Let’s hope adventure wins over caution in Championship run in

Dublin have caught the eye with their attacking brand of football
We are fast approaching the All-Ireland football quarter-finals. The full line-up is not yet known, but certain to be among the eight are Dublin and Donegal, both provincial Championship winners. They won their respective titles on the same day, Dublin routing Meath and Donegal exacting revenge over Monaghan for last year’s defeat at the same stage.

We are fast approaching the All-Ireland football quarter-finals. The full line-up is not yet known, but certain to be among the eight are Dublin and Donegal, both provincial Championship winners. They won their respective titles on the same day, Dublin routing Meath and Donegal exacting revenge over Monaghan for last year’s defeat at the same stage.

There couldn’t have been a greater contrast in the manner of their victories. Dublin played the exciting brand of football that has won them everything since coming under Jim Gavin’s care before the beginning of the 2013 season, two provincial titles, two National Leagues and an All-Ireland.

It was fast and open, most moves finishing with a score. Every time Gavin looked to the bench he could see someone as good as the one about to be replaced. He knew for certain the sub wouldn’t be lacking in fitness, for one thing.

The Dubs’ game with Meath was over by the time Donegal and Monaghan lined up behind the band at Clones. What followed at St Tiernach’s was a throw-back to 2011, the year when Donegal beat Derry to win the Ulster title for the first time since 1992.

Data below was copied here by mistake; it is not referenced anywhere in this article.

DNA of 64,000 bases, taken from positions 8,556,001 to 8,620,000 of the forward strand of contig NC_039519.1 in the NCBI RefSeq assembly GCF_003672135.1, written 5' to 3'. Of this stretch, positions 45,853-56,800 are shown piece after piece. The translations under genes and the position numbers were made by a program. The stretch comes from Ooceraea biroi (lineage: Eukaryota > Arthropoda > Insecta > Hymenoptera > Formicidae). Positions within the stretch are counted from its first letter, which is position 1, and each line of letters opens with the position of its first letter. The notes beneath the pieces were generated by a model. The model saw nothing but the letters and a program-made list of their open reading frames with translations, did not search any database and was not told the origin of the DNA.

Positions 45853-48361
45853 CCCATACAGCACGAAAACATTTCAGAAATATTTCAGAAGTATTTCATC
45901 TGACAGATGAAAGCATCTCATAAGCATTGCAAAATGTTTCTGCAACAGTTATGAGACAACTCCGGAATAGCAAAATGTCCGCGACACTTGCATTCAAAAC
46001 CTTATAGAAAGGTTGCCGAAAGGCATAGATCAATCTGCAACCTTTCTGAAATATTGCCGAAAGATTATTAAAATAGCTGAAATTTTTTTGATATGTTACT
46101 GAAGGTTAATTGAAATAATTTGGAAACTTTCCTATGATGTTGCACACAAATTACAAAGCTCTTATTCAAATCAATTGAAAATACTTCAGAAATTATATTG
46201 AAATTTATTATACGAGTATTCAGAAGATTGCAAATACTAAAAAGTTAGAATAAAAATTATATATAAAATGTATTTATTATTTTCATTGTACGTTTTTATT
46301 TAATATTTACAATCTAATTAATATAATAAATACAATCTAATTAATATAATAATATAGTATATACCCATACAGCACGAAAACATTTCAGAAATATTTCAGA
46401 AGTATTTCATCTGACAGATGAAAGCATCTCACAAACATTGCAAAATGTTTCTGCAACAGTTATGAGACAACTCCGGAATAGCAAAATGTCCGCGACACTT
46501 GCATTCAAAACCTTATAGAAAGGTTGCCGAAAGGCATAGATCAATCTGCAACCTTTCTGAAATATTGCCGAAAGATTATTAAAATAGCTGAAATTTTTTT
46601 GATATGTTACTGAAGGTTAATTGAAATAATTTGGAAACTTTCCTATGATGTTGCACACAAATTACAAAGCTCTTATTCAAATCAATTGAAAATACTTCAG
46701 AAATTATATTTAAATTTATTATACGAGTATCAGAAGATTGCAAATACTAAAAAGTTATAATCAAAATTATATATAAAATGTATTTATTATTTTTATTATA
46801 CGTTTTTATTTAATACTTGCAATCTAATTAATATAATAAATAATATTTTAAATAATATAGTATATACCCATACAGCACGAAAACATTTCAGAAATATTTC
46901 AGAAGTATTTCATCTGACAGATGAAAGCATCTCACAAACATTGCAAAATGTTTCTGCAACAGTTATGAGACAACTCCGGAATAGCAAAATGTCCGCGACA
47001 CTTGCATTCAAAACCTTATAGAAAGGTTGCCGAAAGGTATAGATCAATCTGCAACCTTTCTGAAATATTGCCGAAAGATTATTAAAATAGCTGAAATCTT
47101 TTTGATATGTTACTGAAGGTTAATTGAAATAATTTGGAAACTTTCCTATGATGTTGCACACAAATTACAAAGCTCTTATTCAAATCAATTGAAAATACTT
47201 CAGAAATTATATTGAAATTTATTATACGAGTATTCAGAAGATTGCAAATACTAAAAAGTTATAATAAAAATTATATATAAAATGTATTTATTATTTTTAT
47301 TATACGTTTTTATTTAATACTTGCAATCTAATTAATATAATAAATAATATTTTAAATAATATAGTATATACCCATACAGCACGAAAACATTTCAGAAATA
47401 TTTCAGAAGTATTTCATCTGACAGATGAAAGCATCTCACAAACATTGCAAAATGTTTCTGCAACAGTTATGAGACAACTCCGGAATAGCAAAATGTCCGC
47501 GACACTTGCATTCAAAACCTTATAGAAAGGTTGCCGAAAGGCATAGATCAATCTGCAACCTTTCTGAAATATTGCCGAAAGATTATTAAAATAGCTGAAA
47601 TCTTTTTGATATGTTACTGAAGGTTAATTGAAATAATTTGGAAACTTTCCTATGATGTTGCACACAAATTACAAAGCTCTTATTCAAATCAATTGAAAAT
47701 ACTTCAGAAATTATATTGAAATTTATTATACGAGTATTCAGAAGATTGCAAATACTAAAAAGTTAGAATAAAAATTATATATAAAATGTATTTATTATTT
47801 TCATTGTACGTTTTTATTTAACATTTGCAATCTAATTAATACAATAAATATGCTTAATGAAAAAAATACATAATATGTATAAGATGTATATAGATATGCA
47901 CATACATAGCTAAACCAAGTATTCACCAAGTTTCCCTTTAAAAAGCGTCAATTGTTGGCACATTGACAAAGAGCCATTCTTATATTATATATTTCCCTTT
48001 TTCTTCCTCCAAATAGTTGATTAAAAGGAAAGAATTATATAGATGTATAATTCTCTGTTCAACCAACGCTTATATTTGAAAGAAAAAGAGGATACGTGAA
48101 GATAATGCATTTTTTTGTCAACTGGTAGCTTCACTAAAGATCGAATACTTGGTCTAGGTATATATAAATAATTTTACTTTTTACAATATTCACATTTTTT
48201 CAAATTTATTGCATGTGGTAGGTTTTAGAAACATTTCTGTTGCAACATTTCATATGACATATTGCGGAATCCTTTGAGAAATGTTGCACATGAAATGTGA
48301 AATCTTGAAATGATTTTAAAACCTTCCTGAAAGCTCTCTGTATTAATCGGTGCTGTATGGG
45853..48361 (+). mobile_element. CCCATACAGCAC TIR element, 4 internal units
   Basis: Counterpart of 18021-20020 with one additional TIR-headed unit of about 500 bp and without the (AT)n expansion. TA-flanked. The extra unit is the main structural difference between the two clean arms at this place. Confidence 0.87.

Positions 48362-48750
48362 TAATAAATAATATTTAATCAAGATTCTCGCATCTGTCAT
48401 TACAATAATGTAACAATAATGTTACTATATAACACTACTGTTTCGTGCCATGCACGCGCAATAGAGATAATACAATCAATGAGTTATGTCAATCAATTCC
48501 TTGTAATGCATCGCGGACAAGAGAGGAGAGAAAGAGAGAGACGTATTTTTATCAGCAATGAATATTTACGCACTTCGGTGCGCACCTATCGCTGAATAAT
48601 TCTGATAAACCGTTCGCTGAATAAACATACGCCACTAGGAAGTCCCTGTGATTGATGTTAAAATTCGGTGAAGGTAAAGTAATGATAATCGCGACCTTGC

Jim McGuinness’ team went on to contest the All-Ireland semi-final three years ago, taking on Dublin. Ask anyone from beyond Tir Conaill what was the worst game they’ve ever seen at this stage of the competition and the chances are they’ll name this one, and in apportioning blame they’ll point the finger at Donegal.

This was not the first ever game in which blanket defending was exercised, but never has it had such a celebration. Playing a type of football that only dyed-in-the-wool followers of the green-and-gold would want to defend, Donegal put the emphasis on not letting Dublin score rather than scoring against them, and it nearly worked. It was well inside the final quarter when Pat Gilroy’s forwards eventually found a way through the human maze, getting the few points that decided one of modern times’ lowest scoring semi-finals.

Donegal were more pleasing to the neutral eye the following year; and though following a path strewn with recent-year champions, went the whole way, taking the Sam Maguire back to the north-west for the first time in 19 years. Tactics were different. Adventure replaced caution, the win over Mayo in the decider as good as any of recent years, and celebrated in places beyond Ballyshannon, and Bundoran, and Gweedore, and Lifford, and Killybegs.

Michael Murphy and Colm McFadden were big men in every way that year, making life awkward for their markers and getting plenty of scores; on Sunday week last both were only bit-players. Is it a coincidence that the game had Donegal return to what outsiders would see as the bad old ways?

What made it an awful spectacle was Monaghan trying to ape the opposition. Ciaran McManus is the best forward Farney has had in quite some time, but he got little chance to trade the very best of his wares, isolated up front, trying to win possession with six and sometimes seven Donegal players to contend with? Malachy O’Rourke would have been better off staying with the style that got his team to the final.

What, or who, is going to triumph in the weeks ahead? Most attention is focused on Dublin, and, yes, for all their negativity, Donegal are getting a mention or two. But, wait, new-look Kerry are still standing - and once again, Mayo will be trying to end years of exasperation. Then there are the teams congregated out the back door.

You could get excited about the run-in if there wasn’t the prospect of some teams closing up shop instead of going out to try to pilfer it.